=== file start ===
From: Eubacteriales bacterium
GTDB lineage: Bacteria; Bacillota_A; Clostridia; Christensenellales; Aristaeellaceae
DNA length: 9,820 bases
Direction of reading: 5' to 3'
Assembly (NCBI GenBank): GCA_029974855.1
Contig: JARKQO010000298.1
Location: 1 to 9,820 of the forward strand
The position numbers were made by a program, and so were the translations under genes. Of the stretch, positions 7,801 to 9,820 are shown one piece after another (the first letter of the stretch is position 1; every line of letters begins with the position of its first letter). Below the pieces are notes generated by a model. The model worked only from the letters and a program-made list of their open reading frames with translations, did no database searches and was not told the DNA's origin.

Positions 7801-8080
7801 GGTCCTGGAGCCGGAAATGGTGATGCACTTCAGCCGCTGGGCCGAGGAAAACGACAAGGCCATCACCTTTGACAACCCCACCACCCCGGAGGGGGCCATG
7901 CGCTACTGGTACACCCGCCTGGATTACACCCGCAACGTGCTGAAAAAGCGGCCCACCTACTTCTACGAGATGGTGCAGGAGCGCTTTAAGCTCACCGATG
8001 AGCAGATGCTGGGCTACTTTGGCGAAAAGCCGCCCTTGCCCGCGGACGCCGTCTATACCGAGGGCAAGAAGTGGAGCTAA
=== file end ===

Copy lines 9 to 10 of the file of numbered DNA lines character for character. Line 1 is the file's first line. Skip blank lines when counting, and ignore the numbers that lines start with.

Positions 7801-8080
7801 GGTCCTGGAGCCGGAAATGGTGATGCACTTCAGCCGCTGGGCCGAGGAAAACGACAAGGCCATCACCTTTGACAACCCCACCACCCCGGAGGGGGCCATG